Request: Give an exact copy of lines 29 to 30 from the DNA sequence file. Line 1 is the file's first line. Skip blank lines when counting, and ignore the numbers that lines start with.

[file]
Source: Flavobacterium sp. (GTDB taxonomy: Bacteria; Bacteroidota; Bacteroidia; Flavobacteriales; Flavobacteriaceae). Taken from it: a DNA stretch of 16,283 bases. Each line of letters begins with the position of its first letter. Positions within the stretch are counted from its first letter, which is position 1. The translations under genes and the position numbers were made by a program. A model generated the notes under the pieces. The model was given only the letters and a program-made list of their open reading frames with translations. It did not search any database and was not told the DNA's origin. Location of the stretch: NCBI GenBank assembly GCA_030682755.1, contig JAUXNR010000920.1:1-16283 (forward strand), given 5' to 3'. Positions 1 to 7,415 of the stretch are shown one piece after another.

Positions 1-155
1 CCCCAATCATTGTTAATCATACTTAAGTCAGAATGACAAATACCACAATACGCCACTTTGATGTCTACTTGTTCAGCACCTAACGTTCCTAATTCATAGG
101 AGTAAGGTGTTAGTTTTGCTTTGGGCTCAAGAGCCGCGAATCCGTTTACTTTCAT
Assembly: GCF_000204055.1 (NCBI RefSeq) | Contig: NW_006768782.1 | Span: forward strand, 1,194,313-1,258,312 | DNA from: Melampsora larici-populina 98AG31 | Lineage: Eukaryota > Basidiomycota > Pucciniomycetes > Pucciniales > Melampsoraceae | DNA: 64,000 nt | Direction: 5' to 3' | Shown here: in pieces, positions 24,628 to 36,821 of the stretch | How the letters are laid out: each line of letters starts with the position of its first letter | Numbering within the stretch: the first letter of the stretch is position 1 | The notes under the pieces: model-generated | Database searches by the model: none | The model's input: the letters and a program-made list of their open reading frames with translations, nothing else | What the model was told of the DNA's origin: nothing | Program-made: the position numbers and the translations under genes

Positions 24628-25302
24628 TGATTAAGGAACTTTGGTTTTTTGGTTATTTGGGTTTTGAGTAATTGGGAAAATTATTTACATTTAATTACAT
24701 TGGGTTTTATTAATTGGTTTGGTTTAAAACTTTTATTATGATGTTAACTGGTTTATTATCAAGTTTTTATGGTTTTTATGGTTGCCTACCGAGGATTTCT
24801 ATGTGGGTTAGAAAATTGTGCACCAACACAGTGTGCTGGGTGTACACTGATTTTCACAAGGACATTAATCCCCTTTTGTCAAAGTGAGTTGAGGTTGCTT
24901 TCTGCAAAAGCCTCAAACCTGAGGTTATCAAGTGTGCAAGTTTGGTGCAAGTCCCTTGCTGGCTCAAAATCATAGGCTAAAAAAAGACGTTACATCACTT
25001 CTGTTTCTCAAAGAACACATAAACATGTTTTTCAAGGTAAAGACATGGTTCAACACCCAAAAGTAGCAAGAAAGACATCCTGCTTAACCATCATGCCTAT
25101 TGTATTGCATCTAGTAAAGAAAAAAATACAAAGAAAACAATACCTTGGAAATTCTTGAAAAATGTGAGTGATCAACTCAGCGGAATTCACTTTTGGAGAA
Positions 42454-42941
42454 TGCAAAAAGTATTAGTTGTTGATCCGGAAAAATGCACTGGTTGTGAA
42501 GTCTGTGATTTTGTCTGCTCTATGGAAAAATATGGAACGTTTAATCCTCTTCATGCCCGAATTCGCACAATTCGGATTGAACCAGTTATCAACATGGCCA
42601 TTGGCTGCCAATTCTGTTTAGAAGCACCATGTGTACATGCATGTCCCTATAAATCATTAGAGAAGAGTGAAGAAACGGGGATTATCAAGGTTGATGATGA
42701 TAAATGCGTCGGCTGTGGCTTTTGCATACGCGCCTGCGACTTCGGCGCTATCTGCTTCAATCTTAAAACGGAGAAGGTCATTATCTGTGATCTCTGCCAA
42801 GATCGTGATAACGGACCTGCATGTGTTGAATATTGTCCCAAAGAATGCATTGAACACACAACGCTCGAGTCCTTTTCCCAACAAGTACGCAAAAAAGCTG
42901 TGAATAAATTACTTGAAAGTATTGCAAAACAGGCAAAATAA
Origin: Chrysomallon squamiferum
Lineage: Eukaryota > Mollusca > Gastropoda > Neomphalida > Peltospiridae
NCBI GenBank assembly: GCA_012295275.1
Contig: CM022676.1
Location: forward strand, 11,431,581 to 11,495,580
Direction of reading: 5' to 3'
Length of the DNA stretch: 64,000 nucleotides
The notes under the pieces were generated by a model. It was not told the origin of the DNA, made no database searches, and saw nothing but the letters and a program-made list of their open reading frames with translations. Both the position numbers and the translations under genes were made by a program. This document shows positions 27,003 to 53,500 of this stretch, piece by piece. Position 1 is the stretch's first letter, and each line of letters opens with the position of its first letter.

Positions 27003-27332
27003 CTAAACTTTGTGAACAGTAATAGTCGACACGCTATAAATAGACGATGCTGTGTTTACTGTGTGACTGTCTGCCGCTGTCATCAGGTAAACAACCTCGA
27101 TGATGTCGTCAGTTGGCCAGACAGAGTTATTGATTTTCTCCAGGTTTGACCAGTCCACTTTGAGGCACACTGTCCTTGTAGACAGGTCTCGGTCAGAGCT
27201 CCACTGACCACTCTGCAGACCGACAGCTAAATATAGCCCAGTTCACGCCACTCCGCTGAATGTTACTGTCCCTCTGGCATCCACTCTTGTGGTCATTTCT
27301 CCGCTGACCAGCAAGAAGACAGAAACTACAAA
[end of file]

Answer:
27003 CTAAACTTTGTGAACAGTAATAGTCGACACGCTATAAATAGACGATGCTGTGTTTACTGTGTGACTGTCTGCCGCTGTCATCAGGTAAACAACCTCGA
27101 TGATGTCGTCAGTTGGCCAGACAGAGTTATTGATTTTCTCCAGGTTTGACCAGTCCACTTTGAGGCACACTGTCCTTGTAGACAGGTCTCGGTCAGAGCT